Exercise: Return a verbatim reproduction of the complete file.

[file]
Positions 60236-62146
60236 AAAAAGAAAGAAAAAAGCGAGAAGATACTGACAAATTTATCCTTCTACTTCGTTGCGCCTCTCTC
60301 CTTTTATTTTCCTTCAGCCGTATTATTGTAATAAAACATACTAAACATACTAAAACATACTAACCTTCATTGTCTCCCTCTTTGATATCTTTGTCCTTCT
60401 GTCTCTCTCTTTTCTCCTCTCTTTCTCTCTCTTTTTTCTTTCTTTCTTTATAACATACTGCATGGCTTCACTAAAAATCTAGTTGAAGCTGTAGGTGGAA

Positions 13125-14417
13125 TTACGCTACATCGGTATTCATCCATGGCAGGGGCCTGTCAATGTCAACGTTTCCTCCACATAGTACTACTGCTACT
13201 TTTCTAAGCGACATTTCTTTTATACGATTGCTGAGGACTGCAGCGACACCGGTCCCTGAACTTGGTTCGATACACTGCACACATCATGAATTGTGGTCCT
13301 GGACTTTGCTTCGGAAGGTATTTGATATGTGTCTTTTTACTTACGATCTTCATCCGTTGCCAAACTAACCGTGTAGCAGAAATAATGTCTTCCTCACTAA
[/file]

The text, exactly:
Positions 60236-62146
60236 AAAAAGAAAGAAAAAAGCGAGAAGATACTGACAAATTTATCCTTCTACTTCGTTGCGCCTCTCTC
60301 CTTTTATTTTCCTTCAGCCGTATTATTGTAATAAAACATACTAAACATACTAAAACATACTAACCTTCATTGTCTCCCTCTTTGATATCTTTGTCCTTCT
60401 GTCTCTCTCTTTTCTCCTCTCTTTCTCTCTCTTTTTTCTTTCTTTCTTTATAACATACTGCATGGCTTCACTAAAAATCTAGTTGAAGCTGTAGGTGGAA

Positions 13125-14417
13125 TTACGCTACATCGGTATTCATCCATGGCAGGGGCCTGTCAATGTCAACGTTTCCTCCACATAGTACTACTGCTACT
13201 TTTCTAAGCGACATTTCTTTTATACGATTGCTGAGGACTGCAGCGACACCGGTCCCTGAACTTGGTTCGATACACTGCACACATCATGAATTGTGGTCCT
13301 GGACTTTGCTTCGGAAGGTATTTGATATGTGTCTTTTTACTTACGATCTTCATCCGTTGCCAAACTAACCGTGTAGCAGAAATAATGTCTTCCTCACTAA